What is Play Therapy?
Life is full of challenges, no matter how old you are. Starting in our most tender and vulnerable years, each of us experiences a wide variety of successes and failures, proud moments, and deep losses. Naturally, our ability to cope with these challenges is different from one individual to another, from one family to another.
When ‘life happens’ during adulthood, most of us have the tools we need to communicate how we feel and what we need. But children are still learning those skills. They may not yet be able to convey their fears and worries, feelings and hopes. And they often don’t understand all that they are seeing, hearing, and experiencing around them.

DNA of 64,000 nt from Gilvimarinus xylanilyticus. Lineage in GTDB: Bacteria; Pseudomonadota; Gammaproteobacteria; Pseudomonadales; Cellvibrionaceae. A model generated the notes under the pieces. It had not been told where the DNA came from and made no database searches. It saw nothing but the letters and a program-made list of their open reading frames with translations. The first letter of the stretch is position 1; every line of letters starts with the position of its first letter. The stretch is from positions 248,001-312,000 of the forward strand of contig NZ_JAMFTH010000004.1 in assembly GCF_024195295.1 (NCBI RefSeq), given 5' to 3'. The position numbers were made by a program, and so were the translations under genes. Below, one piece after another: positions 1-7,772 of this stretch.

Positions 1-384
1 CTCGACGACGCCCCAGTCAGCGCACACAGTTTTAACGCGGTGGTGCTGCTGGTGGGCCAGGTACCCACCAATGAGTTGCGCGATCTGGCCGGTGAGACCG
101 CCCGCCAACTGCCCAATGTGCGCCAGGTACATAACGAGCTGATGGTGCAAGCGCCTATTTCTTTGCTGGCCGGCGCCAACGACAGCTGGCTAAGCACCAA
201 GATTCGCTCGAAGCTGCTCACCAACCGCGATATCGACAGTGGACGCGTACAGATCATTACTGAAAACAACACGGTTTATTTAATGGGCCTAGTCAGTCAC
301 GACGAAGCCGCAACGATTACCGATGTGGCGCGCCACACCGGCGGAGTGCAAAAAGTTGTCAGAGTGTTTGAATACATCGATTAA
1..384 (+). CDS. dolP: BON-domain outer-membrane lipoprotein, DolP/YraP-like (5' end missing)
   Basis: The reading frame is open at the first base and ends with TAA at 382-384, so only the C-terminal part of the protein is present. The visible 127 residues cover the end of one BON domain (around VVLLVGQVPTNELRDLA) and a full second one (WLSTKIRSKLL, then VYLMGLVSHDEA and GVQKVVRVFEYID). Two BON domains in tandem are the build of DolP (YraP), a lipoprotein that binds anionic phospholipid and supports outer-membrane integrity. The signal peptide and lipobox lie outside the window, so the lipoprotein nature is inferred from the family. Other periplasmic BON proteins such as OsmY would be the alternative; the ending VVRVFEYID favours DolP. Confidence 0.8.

That’s where play therapy and the language of play come in. In a play therapy setting, children are given tools to help them express what’s going on in their inner worlds. The toys, activities, and structured, gentle guidance of a play therapist become the vehicles for kids to explore and make sense of that world.
Once children are better able to identify and describe their innermost feelings, then they can connect with their families and communicate these complex emotions more effectively. It’s through this process that children and their families can begin to cope, heal, move forward, and thrive.